The Role Of Religiosity In Families At High-risk For Depression
Background. — About 40 years ago we began a study of the offspring of depressed (high-risk) and not depressed (low-risk) parents, matched for age and gender, from the same community. We interviewed all of their biological children, blind to the clinical status of the parents. Over the years, we returned to re-interview the families at baseline, 2, 10, 20, 25, 30, and 35 years. As the years went by and the sample grew up, we also interviewed the third generation, the grandchildren. As technology became available, we included measures of electrophysiology and magnetic resonance imaging in order to better understand the mechanisms of risk. At the 10-year follow up, we included measures of religion and spirituality — namely, personal religious/spiritual importance and frequency of religious service attendance. We included these measures in all subsequent waves including a more extensive follow up of religious beliefs at the 35-year follow up.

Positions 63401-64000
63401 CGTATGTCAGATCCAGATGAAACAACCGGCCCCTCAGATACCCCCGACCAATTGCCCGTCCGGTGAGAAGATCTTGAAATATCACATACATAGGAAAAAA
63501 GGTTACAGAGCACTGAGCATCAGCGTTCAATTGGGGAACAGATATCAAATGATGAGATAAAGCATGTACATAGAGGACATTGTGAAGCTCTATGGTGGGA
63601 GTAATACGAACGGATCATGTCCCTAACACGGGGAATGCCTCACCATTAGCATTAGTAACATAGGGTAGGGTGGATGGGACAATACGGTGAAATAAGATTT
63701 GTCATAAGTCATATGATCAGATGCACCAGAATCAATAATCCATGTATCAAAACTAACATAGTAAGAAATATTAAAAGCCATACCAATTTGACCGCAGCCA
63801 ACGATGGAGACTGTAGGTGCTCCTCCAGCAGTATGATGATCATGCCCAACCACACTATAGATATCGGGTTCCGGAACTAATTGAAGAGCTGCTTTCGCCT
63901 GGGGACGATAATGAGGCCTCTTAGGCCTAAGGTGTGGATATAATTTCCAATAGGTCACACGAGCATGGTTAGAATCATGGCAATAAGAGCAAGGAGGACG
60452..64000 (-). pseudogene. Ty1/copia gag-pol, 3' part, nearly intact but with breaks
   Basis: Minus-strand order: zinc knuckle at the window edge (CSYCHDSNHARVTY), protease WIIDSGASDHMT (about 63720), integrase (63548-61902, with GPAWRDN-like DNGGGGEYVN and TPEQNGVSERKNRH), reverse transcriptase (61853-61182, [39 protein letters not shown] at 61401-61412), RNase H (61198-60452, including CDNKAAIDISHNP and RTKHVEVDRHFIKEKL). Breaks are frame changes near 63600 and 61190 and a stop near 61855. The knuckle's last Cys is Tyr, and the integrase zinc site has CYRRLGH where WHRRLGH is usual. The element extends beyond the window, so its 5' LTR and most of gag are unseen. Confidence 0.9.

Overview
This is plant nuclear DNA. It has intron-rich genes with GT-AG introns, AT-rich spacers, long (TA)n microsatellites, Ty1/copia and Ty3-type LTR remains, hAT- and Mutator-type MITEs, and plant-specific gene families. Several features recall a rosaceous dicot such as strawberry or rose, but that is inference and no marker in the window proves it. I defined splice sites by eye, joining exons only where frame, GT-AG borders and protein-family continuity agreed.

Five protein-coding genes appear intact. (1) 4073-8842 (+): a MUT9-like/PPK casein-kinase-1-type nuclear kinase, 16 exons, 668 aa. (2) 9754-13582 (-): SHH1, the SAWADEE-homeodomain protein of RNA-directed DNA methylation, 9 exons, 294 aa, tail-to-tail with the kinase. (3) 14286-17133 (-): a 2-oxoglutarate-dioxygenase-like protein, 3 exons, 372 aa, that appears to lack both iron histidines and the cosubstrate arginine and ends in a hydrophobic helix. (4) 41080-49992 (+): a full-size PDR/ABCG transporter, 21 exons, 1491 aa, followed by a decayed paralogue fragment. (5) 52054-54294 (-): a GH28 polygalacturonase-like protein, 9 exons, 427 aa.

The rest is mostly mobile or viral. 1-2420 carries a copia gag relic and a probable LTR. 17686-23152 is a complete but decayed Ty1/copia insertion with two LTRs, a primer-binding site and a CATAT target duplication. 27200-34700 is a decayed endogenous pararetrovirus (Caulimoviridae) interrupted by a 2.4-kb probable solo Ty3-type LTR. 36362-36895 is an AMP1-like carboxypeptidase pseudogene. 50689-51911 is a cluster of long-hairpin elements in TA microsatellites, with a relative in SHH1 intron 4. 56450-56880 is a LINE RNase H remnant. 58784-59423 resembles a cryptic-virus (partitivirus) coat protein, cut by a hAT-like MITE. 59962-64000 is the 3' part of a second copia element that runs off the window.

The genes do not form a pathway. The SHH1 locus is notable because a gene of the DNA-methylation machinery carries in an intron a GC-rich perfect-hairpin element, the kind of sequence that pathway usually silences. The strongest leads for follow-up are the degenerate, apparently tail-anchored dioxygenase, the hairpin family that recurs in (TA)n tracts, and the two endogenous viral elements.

- Svob and Weissman - 2019 - The role of religiosity in families at high-risk f.pdf application/pdf 379 KB Download File
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- Ethics, Medicine and Public Health